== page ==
On the other hand, freezes are not just for active businesses. Doing a freeze for your holding company can still save your family a host of potential taxes on your eventual passing, particularly if combined with some of the other options I talk about in my next article on “wasting freezes” and share redemptions on death using life insurance. As I will also discuss, investors with large non-registered portfolios or perhaps rental properties might even consider setting up a new holding company, then rolling those assets into the company on a tax deferred basis (but do watch out for property transfer tax) to cap the future tax bill owing at death. This strategy works best if the plan is for the children to keep the assets, such as a real estate portfolio, for the long term after your death but can even mean huge savings if that isn’t the plan in some cases. If nothing else, it may provide your heirs with the flexibility to wait a few years after your death for the real estate or stock market to improve rather than forcing them to sell as soon as you’re in the ground in order to cover your final tax bill.

Reasons for Giving Freezes the Cold Shoulder

Admittedly, freezes are not for everyone. Besides taking into account the cost of doing the freeze and any additional annual expenses that might result, particularly if creating a family trust to hold the new common shares or setting up a new holding company, I suggest taking the following into account:

• A freeze may only delay the day of reckoning. Although shifting part of the potential tax bill from one generation of taxpayers to another is often great tax planning, it might not be so beneficial if the kids will need to wind up the company in short order anyway. It still may be worth proceeding if the freeze provides the heirs with some discretion regarding when to sell assets like real estate or if there are still tax savings to be had despite the desire to wind thing up shortly after your death.

• A freeze only works if the company continues to grow or you use the aftermath of the freeze to decrease the value of the freeze shares. If you plan to draw down the value of any company during retirement and suspect that it will eventually be worth less than it is now, then a freeze is not for you. The only exceptions may be if you also do a “wasting freeze” during retirement, as I discuss in my next article, to more actively transfer some of the capital gain tax bill to the next generation.

• Are you too young? If doing a freeze using a family trust, realize that the trust has an effective lifespan of 21 years in this situation, as all unrealized gains inside the trust are taxed on its 21st anniversary. Although the shares can be transferred out of the trust on a tax-free rollover basis at any time prior to then, some parents may not be keen to gift the shares directly to the children at that point, particularly children with rocky marriages, financial issues or similar problems. On the other hand, 21 years is a long time for children to get their act together and the parents can always just allocate the common shares to back themselves if that has not happened. This would undo the benefits of the freeze but it is always good to have this option if life does not turn out as expected.

• How much does control matter? How solid are your children’s lives? Practically speaking, doing a freeze doesn’t mean having to give up control of the company if the freezers retain all of the voting shares and control the family trust that also owns the new common shares. This allows them to continue with business as usual inside the company and to continue to pay themselves as many dividends and as much salary as their hearts desire and the Income Tax Act allows. If shares are gifted to the children directly, there is less control, which increases the chances of problems if a child is divorced or has creditor issues. Even if the shares are held in a trust, there are at least theoretically potential problems if one of your children divorces. One way of minimizing that risk is making it a precondition of the freeze than any married children get prenuptial or marriage agreements excluding the value of any shares from any divorce settlement.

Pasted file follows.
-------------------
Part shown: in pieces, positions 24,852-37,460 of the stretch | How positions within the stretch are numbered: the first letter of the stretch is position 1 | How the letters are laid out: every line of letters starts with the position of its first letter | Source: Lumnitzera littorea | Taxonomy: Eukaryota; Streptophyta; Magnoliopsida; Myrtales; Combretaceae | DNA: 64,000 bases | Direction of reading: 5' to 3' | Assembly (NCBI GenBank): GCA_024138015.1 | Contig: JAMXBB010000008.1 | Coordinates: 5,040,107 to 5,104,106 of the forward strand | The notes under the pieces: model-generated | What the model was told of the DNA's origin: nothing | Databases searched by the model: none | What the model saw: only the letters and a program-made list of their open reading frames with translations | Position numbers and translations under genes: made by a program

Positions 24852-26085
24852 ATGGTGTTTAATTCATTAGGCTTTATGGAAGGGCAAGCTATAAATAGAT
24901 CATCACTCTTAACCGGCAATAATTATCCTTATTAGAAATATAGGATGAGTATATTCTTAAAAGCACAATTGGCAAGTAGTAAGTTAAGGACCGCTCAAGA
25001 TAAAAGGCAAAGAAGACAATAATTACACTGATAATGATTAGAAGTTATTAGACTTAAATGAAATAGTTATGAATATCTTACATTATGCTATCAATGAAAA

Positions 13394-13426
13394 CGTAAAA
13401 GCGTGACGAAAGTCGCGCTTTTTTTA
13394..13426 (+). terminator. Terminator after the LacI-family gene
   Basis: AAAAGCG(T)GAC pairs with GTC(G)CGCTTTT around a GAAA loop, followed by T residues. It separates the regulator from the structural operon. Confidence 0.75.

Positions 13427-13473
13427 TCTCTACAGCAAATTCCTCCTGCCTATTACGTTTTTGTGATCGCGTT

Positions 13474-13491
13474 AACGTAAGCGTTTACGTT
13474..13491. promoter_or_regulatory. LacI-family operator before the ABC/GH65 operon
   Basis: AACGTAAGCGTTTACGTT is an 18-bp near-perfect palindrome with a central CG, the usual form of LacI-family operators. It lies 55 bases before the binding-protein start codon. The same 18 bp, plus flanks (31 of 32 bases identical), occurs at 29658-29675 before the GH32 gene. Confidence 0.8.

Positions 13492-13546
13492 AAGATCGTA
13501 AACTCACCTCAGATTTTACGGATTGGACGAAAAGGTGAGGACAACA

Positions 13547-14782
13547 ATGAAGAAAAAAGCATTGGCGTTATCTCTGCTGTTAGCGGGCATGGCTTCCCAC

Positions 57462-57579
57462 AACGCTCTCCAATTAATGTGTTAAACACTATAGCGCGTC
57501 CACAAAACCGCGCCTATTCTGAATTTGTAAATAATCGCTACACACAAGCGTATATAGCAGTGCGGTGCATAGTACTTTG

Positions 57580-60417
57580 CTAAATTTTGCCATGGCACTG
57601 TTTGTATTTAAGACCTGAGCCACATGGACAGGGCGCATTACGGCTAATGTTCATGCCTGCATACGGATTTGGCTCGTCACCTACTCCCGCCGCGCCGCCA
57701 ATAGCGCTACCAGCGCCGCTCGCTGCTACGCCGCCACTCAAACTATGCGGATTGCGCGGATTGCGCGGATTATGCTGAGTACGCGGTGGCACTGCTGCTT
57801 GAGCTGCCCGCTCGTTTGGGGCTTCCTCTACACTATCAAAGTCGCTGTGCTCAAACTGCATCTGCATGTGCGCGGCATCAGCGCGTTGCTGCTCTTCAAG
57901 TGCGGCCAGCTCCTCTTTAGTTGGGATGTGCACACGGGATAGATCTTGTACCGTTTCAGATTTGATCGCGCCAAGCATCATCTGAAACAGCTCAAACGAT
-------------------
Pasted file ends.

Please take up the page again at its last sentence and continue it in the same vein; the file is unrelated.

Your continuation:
• Are there other tax fighting weapons in the armoury? A freeze can be a silver bullet in the right circumstances but a empty shell in others compared to some of the other tax minimizing options available. Corporate life insurance can help minimize, reduce or pay the final tax bill, particularly if there is a big tax-free payout on the first death. Loaning money to a family trust (assuming most of your capital gain assets are outside of a company) at 1% so you can actually sprinkle income to your descendants now can be a really effective strategy in many situations. Even if you have to pay more tax now to get a critical mass of assets into the trust, it might be a blessing in disguise if the taxable amount of capital gains increases in the future anyway. Unfortunately, the trust idea may not be a particularly useful one if most of your assets are held corporately.

Conclusion

The tax bill faced by many estates on their corporate assets or non-registered holdings often takes a very big gulp out of what taxpayers want to pass along to their heirs, but proper estate planning can often reduce that large gulp into a small sip. Implementing an estate freeze many years prior your final passing may be one way of making that happen. In my next article, I’ll discuss some ways to supercharge the benefits of a freeze to hopefully make that final sip of taxes into a mere moistening of the lips.